James Nesbitt thinks he knows me. As we swan into the swanky confines of the 'Director’s Room' at the Odyssey centre, he turns and fixes me with suddenly non-twinkling eyes. 'Do I know you?' he says. He might do. We were nodding acquaintances in south London years ago. We’ve both changed since then: I’ve gone grey and Jimmy, well, recently Jimmy’s grown an awful lot of hair.
Where he probably actually knows me is from my sitting directly in front of him while he delivers a filibustering 45 minutes of wit, insight, and fatherly advice, with just the merest hint of life coach professionalism. Towards the end he utters the phrase 'going forward' and my toes curl in my boots. But Jimmy Nesbitt can talk and the invited audience here today are rapt.
That audience is here as part of the programe launch of the Cinemagic International Film and Television Festival, which runs from November 19-29, and is comprised primarily of school children, who judging by the questions, are of a theatrical bent.
Nesbitt bounds down the auditorium and grins enthusiastically at the audience while he is being introduced by interlocutor Brian Henry Martin, betraying none of the nervousness he will later claim. He is trim, in skinny jeans and a modish cardie, the familiar long-toothed grin and spade-like chin in ample evidence. And then there’s his hair. The Daily Mail recently described him as resembling 'George Clooney’s moodier brother' and if you squint it is possible to imagine him in Clooney’s roles: a patrician liberal battling the military industrial complex in a pair of horn-rims.
Later in the, blinding light of the glass-fronted Director’s Room he talks about his early days in acting and how his family, all teachers and expecting him to follow suit, reacted when he quit a French degree after a year and enrolled at the Central School of Speech and Drama, in London.
'I think the prospect of my going into acting horrified them. But my enthusiasm ultimately swayed them and they became extremely supportive.' The twinkle is back as he adds: 'All you need to know about the Central School is: Laurence Olivier, Judi Dench and me!'
Is drama school still the best avenue into a career as an actor? 'I think this is a key question for young people. Training at school is good but the best training is working. Drama school is much better as a showcase for getting an agent, for getting representation in the business. And it’s a tough business: of the twenty or so people who left drama school with me only four of them are still working as actors, including me. And it wasn’t because they couldn’t do it – they could – it was considered a very strong year. It was because you need a lot of luck in this business and I’ve been very lucky.'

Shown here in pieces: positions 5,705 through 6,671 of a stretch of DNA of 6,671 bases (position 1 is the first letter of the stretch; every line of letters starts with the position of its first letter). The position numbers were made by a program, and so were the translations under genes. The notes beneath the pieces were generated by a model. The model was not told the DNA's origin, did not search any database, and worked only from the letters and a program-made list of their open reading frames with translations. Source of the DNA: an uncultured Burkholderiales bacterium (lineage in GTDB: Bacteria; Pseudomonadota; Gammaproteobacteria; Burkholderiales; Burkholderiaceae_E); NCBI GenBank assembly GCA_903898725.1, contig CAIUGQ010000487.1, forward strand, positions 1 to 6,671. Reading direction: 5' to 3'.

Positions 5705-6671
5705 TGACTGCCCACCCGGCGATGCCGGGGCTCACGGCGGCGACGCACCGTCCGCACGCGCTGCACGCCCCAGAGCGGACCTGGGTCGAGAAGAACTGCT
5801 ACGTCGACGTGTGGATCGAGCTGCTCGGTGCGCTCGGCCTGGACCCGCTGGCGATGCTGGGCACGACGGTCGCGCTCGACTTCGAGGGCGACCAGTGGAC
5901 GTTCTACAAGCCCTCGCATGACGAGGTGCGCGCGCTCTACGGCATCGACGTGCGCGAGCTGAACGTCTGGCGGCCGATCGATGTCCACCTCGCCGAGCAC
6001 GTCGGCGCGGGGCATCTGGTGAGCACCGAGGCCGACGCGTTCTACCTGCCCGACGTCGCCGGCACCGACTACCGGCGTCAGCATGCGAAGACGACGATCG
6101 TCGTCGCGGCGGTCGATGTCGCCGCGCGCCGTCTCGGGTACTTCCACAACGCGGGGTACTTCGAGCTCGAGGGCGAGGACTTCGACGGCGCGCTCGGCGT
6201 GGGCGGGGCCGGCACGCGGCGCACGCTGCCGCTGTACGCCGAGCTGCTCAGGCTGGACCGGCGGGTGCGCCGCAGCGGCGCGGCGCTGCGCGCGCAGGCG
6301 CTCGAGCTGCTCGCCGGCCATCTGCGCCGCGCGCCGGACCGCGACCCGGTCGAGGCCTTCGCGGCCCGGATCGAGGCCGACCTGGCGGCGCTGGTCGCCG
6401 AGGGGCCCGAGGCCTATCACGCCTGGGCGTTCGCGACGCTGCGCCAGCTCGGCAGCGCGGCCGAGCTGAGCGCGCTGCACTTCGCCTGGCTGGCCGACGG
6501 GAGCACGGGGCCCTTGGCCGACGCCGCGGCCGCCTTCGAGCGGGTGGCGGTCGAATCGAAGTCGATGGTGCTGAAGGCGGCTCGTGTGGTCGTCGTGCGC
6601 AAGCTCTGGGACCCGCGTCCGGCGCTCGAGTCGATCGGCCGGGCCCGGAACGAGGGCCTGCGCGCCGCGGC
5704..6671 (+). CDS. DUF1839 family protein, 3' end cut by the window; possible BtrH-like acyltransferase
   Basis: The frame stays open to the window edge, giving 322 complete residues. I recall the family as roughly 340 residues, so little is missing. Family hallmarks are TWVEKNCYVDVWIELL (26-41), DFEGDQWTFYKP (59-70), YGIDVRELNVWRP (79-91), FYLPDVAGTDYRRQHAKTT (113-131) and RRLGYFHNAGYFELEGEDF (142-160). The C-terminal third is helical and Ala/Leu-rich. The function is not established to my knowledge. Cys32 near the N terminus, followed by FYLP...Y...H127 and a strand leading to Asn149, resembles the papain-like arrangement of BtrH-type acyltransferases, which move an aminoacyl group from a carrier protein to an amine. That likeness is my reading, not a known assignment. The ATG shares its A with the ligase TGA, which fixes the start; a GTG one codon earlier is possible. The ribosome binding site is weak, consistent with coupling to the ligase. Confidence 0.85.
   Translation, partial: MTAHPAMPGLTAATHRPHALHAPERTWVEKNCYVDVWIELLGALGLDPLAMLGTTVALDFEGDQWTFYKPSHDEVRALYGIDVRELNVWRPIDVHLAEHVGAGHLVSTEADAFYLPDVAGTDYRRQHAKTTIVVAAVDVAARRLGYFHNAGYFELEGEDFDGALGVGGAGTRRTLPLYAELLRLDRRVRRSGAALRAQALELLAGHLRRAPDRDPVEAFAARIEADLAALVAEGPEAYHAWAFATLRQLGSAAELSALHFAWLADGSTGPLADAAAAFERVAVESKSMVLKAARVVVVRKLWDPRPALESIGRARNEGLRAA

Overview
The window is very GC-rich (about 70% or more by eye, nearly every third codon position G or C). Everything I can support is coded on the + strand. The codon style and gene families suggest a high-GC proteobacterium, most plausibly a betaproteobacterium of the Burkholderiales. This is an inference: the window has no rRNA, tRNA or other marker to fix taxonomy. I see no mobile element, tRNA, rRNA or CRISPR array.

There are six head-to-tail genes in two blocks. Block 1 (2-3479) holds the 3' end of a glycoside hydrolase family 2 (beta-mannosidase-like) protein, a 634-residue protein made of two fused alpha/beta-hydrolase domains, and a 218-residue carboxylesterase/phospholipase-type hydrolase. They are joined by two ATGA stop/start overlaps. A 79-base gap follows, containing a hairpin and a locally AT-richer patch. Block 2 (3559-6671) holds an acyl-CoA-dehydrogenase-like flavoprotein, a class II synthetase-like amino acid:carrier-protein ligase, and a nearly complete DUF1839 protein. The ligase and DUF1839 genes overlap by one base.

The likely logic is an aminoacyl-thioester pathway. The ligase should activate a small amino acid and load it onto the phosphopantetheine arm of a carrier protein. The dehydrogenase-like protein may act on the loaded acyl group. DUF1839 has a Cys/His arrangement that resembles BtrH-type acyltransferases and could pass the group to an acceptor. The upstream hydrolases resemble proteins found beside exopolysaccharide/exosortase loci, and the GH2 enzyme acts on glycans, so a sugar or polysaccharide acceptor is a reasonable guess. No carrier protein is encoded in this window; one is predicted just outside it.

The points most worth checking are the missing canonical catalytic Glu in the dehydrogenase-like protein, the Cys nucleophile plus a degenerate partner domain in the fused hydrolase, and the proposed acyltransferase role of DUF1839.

Was he ever asked to change his accent? 'Not really. There are some things where it is appropriate to use another accent, and I was always very good at that as a kid. But really I thought it was an opportunity to use a Northern Irish accent away from that political baggage. I always felt it was important to have that sound divorced from negativity. I think films tended to focus on one story here for a long time because there was only one story. And I think now, with things like Cinemagic, all that’s changing. There are new stories and new people to tell them. To be able to be involved with the film makers of tomorrow is a privilege for me.'
I’m right next to the man desperately trying not to look at the new hair. But I do. It’s a fantastic job. If he hadn’t been subtly balding on television for twenty years you would never know. Nobody mentions the woolly mammoth in the room. Instead we talk about his other hair related activities; his heavily bewigged turn as Bofur the dwarf in Peter Jackson’s The Hobbit: An Unexpected Journey, the first of a trilogy of films to be rolled out over the next three years. Nesbitt has moved his entire family over to New Zealand for the duration of filming so I ask him given Jackson’s famous perfection and near infinite largesse, does he think he’ll ever get home. For the first time he looks uncertain.
'Oh, I think we’re nearly done.' How did he get the role in the first place? 'I got a call in 2010 asking me if I wanted to audition for this Hobbit film and I said no way! I like to move quickly, be collaborative, not get too tied down by anything and obviously a project like this is the opposite of that. But I was persuaded to do an audition tape and afterwards thought “Oh dear, I thought that went quite well!” And it obviously did, as Peter offered me the part.'
How was it working with Peter Jackson? 'The man’s a genius. He’s very quiet, very a nice. He’s a lot like a hobbit himself, actually. And then occasionally you see that thing, the flash of inspiration and you realise just how fast his brain is working, how he is putting everything together. It’s remarkable.'
And the rest of the cast? Any juicy gossip there? 'Ian McKellen is undoubtedly the most talented person I’ve ever worked with. He works so hard on the text, he’s an inspirational figure. Martin Freeman is incredibly disciplined, unbelievably funny. The whole experience was an utter privilege. It’ll take me a few years to digest it My face is on the side of a passenger jet! Air New Zealand: the airline of Middle Earth! I have my own Lego piece! It’s amazing!'
The interview over, I shake his hand. His grip is firm and business-like. I don’t mention the hair. And I don't get to use my 'Bofur and After' gag either.